Brian Lobel

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Brian Lobel is an artist and scholar based in the United Kingdom. He is a professor of Theatre and Performance at Rose Bruford College,[1] and a Knowledge Exchange Fellow at the Central School of Speech and Drama.[2] His work has been featured at the Sydney Opera House, National Theatre, and Harvard Medical School.[3] He is known for his Live Art practice based in 'candid, personal interactions',[4] and his work dealing with themes, issues and experiences around cancer.[5]

Artist Brian Lobel

Life and Education[edit]

Lobel is originally from upstate New York and currently resides in London. He studied with Holly Hughes at the University of Michigan, Ann Arbor, and received his PhD in drama from Queen Mary University London.[6] In 2017 Lobel appeared on the British reality show Come Dine With Me, ultimately winning the competition.[7]

Career[edit]

Lobel served as an Engagement Fellow for the Wellcome Trust (2014-2016), and in that role co-founded The Sick of the Fringe with Tracy Gentles. The Sick of the Fringe ‘supports artists and theatre-makers to get outside their comfort zones, to explore new and different ways of thinking and working’.[8] It looks to bring attention to was founded in order to ‘connect art, health and social change’ and ‘challenge and fight inequality, inaccessibility, elitism and mediocrity in the arts.’[9]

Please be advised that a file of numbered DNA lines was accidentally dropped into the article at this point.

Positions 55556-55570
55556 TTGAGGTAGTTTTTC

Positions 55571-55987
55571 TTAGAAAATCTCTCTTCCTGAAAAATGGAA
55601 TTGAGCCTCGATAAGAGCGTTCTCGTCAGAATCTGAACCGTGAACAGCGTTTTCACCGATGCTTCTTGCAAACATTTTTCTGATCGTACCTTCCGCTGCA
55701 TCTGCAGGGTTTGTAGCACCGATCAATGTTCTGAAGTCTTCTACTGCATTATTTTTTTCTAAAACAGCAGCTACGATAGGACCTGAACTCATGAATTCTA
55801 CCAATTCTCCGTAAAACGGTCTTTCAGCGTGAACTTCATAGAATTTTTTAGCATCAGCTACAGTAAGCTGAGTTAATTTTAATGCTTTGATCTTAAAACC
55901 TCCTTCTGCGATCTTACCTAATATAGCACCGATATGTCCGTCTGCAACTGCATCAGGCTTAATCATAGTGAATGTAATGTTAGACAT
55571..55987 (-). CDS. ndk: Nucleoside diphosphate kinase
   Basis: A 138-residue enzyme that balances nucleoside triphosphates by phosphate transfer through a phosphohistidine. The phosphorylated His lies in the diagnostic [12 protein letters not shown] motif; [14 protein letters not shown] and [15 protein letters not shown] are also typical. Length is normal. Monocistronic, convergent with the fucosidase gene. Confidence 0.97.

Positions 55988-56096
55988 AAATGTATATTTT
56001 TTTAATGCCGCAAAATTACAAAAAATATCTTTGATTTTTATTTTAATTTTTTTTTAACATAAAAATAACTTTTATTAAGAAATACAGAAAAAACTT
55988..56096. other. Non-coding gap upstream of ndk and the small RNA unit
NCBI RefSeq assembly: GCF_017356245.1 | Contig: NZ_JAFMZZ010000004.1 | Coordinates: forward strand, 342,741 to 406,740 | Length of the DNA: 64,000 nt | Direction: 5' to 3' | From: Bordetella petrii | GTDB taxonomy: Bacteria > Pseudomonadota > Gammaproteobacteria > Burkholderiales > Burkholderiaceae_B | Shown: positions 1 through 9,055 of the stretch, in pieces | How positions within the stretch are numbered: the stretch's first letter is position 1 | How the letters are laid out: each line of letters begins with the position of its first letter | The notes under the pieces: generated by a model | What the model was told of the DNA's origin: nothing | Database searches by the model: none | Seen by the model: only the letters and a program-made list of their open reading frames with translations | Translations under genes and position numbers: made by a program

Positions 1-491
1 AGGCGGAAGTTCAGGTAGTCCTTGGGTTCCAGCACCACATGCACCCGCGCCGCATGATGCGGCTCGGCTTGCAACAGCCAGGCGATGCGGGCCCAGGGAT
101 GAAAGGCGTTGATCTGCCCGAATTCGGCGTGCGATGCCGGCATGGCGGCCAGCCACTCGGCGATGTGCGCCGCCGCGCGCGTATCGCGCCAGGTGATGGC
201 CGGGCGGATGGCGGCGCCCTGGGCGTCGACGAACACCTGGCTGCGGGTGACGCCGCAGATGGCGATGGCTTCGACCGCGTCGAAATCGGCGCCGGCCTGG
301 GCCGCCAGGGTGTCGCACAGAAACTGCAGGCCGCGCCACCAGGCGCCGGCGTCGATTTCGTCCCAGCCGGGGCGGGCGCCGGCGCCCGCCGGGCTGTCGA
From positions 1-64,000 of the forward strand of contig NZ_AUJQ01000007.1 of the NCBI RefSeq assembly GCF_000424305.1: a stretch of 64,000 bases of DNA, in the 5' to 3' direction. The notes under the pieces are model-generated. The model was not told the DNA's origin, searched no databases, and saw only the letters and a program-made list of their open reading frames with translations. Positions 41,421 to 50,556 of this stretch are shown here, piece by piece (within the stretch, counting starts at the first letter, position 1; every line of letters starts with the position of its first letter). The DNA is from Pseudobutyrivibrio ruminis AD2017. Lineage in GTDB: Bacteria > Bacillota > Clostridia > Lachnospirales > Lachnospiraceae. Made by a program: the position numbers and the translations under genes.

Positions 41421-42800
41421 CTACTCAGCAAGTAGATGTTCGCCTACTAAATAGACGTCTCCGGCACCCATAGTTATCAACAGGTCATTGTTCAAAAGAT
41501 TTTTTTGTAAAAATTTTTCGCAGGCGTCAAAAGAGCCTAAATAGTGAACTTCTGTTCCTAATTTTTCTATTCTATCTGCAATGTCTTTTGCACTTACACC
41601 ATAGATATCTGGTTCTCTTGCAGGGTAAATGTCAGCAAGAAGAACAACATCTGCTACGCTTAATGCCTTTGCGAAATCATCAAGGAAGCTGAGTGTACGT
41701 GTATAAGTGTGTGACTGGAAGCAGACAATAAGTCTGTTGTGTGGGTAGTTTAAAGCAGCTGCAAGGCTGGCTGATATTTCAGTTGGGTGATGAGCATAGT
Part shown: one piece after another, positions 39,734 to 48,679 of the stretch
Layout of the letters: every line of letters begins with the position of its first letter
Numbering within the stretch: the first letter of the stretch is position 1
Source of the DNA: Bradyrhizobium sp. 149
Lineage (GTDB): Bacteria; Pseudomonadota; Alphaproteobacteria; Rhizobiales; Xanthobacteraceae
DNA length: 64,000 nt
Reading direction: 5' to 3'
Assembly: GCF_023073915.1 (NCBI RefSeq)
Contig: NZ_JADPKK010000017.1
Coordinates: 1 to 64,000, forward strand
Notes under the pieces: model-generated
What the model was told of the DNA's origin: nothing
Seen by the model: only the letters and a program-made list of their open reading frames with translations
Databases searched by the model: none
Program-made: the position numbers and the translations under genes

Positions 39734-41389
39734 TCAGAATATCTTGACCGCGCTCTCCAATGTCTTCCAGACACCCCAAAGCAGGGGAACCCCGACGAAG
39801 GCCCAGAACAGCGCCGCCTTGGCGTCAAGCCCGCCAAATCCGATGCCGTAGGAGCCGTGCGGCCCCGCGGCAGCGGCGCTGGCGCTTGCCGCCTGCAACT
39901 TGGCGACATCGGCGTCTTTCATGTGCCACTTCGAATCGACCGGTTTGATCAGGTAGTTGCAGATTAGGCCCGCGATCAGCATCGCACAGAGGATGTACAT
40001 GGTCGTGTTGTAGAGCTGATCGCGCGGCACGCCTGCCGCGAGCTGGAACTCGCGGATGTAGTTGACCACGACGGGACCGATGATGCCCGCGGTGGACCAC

Lobel was diagnosed with testicular cancer in 2001 at the age of 20 while studying political science at the University of Michigan.[3] His work often ‘draws on his own experience of cancer treatment’,[10] and is concerned with 'bodies and body politics'.[citation needed] Lobel has described solo performance as 'the perfect metaphor for being sick', since it requires one body 'on stage, isolated and vulnerable',[11] and his performances often intervene 'into the way bodies are culturally stigmatised and marginalised.'[citation needed] In 2019 Lobel published Theatre & Cancer, a text aimed at undergraduate and postgraduate students of theatre, performance and disability studies, that challenges conventional perspectives on cancer narratives in theatre by highlighting key works to reconsider 'cancer performance' beyond sentimentality and survivorship.[5]

Ball and Other Funny Stories about Cancer (2011)[edit]